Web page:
Margaret River: Geography, Climate and Soils

Margaret River: Geography, Climate and Soils

Randall's Yard Vineyard, Margaret River

Margaret River's climate is categorised as 'West Coast Mediterranean' with its main feature being mild, wet winters and warm, dry summers. Average annual rainfall is 1190mm, although the total for December, January, and February averages only 48mm. Heat summation in degree-days is 1,597 compared with Bordeaux's rating of 1,463.

The very stable maritime climate of the Margaret River region with prevailing weather directly from the Indian Ocean provides local vineyards with an exceptional situation. 

What should be emphasised is the special environment of the stretch of land from Cape to Cape. It suffers at times from intense southerly low-pressure systems, which can generate Equinoctial Spring Gales capable of damaging shoots and flowers. On the positive side, however, is the overall maritime system, which is very kind to vineyards. They are neither affected by frost nor extremes of summer and winter temperatures. Humidity levels are ideal during the growing period and the combination of climate, soil and viticulture practices leads to consistently high quality fruit of intense flavour.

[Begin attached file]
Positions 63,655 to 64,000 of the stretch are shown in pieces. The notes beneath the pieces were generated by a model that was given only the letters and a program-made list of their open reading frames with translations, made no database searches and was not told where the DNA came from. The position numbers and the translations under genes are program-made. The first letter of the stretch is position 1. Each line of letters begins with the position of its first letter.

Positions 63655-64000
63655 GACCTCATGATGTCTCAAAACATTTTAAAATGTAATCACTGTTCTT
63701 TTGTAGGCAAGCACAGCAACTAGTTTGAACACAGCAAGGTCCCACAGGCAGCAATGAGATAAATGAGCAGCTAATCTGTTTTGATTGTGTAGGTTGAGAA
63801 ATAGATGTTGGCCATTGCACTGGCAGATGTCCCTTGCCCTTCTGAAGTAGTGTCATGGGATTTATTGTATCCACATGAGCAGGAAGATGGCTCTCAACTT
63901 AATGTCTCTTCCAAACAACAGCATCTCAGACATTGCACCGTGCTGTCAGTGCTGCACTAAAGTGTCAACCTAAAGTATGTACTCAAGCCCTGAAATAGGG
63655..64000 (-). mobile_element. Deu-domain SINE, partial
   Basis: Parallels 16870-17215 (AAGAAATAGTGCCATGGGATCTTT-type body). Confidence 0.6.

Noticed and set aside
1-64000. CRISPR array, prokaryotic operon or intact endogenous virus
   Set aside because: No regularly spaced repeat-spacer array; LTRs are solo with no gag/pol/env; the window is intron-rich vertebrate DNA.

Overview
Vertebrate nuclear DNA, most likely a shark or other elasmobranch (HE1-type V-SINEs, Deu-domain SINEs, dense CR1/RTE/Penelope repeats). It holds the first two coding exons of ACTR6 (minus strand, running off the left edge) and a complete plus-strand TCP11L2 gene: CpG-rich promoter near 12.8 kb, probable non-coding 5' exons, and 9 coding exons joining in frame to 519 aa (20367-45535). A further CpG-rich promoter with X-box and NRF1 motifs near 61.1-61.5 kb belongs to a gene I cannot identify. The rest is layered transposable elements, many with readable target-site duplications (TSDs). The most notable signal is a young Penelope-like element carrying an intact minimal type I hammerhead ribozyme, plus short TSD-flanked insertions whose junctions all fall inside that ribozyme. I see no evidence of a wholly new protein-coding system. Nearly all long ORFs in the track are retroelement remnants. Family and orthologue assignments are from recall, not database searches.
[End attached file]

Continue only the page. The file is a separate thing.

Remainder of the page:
The Leeuwin's Naturaliste Ridge rises from ancient granite land mass 2,000 million years old. Believed to have once been separated from the mainland, its soils are mostly formed from long periods of weathering in which granite decomposed to form iron-rich clay which precipitates to the surface, forming granite gravel loams which are ideal for grape growing. Due to their great age and constant leaching, these soils are relatively low in organic matter and essential elements, which is a feature favoured by winemakers while requiring their vineyard managers to carefully sustain necessary vine vigour. 

Soils of the Margaret River GI region support towering Jarrah and Karri Forests, and others such as Marri, Peppermints, Black Butt and Blackboy. The best viticultural soils are generally regarded as those, which once supported Jarrah and Marri. Forests in their natural state give the message that this is a different and special environment found nowhere else in the world, while the clean white beaches and limestone outcrops that are lapped by the bright blue Indian Ocean enhance the fresh, clean, natural image.

The region is strongly maritime influenced, being surrounded by ocean on three sides – virtually unique in Australian wine regions. 

It has a low mean annual temperature range and in terms of rainfall, a Mediterranean climate with a low annual rainfall between October and April. It is very similar in climate to Pomerol and St Emillion in Bordeaux, in a dry vintage. Therefore, it’s little wonder the cabernet sauvignon is so damn good!